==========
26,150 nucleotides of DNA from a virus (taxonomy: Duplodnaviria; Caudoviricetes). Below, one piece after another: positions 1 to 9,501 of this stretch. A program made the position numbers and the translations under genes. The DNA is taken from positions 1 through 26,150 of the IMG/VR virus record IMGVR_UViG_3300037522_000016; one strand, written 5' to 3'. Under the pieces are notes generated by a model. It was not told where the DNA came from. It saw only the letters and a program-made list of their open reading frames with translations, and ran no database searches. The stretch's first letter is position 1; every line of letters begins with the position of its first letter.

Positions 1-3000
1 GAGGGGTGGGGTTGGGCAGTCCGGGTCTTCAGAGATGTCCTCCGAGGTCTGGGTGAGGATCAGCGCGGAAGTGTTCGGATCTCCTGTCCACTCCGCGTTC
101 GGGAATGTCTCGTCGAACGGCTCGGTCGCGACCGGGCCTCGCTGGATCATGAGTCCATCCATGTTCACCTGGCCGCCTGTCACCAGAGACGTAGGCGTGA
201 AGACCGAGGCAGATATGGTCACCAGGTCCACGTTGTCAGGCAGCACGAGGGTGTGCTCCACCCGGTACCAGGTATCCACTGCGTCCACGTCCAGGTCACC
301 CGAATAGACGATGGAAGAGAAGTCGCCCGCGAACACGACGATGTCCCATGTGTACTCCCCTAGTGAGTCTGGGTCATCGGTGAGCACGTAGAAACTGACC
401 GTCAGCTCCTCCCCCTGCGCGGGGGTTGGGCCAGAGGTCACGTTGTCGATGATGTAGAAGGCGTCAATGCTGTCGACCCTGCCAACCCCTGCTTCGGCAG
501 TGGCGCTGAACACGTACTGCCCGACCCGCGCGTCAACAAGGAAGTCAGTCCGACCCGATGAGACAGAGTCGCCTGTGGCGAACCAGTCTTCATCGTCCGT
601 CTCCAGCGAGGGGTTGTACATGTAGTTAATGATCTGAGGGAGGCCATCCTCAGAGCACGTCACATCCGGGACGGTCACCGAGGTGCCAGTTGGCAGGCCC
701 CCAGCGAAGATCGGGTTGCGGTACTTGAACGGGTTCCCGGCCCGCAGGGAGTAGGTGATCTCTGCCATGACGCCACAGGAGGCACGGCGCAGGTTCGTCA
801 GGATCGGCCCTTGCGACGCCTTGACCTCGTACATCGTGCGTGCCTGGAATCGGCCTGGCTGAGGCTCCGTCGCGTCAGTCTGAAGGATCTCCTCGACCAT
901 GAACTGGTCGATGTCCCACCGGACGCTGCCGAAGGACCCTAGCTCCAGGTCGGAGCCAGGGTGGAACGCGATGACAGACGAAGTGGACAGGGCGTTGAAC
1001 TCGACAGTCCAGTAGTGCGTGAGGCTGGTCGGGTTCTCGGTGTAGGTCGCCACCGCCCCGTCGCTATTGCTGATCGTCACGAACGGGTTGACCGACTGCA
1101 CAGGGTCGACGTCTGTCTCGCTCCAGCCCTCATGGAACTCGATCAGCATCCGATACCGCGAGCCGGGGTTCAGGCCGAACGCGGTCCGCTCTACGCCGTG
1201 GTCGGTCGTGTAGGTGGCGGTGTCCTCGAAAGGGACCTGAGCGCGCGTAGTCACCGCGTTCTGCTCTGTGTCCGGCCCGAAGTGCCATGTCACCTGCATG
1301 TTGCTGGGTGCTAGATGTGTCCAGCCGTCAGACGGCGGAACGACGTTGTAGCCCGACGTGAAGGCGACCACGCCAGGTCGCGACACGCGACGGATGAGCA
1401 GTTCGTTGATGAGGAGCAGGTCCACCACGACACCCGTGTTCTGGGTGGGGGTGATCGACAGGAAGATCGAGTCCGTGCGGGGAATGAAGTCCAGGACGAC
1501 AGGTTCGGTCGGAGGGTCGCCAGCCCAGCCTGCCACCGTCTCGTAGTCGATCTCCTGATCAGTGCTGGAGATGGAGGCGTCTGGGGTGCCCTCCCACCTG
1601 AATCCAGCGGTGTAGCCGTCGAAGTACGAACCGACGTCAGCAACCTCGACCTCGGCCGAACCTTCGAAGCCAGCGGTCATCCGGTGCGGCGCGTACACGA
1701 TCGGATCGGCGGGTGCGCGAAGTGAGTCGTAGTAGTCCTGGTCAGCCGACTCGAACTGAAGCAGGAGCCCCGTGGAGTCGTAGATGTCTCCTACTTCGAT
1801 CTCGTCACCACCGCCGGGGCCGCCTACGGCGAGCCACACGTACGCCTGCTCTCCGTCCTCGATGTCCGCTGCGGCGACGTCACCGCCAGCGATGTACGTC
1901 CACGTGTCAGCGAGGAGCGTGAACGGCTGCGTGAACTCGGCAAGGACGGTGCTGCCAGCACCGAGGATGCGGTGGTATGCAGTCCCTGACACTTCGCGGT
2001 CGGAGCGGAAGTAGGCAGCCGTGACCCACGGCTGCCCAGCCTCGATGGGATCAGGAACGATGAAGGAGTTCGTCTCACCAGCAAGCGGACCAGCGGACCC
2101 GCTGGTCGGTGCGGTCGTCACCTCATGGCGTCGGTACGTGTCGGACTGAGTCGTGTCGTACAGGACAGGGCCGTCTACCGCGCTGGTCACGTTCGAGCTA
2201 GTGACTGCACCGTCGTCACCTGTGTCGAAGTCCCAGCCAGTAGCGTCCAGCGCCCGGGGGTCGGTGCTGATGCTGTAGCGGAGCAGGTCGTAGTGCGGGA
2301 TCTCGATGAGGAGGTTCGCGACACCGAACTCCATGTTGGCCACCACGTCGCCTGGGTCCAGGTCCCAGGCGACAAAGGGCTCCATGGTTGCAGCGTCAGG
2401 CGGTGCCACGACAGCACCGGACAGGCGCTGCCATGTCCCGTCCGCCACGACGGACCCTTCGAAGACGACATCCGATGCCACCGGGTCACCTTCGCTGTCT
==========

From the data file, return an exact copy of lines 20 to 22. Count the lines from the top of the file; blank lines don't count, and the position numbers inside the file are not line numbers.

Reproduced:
1701 TCGGATCGGCGGGTGCGCGAAGTGAGTCGTAGTAGTCCTGGTCAGCCGACTCGAACTGAAGCAGGAGCCCCGTGGAGTCGTAGATGTCTCCTACTTCGAT
1801 CTCGTCACCACCGCCGGGGCCGCCTACGGCGAGCCACACGTACGCCTGCTCTCCGTCCTCGATGTCCGCTGCGGCGACGTCACCGCCAGCGATGTACGTC
1901 CACGTGTCAGCGAGGAGCGTGAACGGCTGCGTGAACTCGGCAAGGACGGTGCTGCCAGCACCGAGGATGCGGTGGTATGCAGTCCCTGACACTTCGCGGT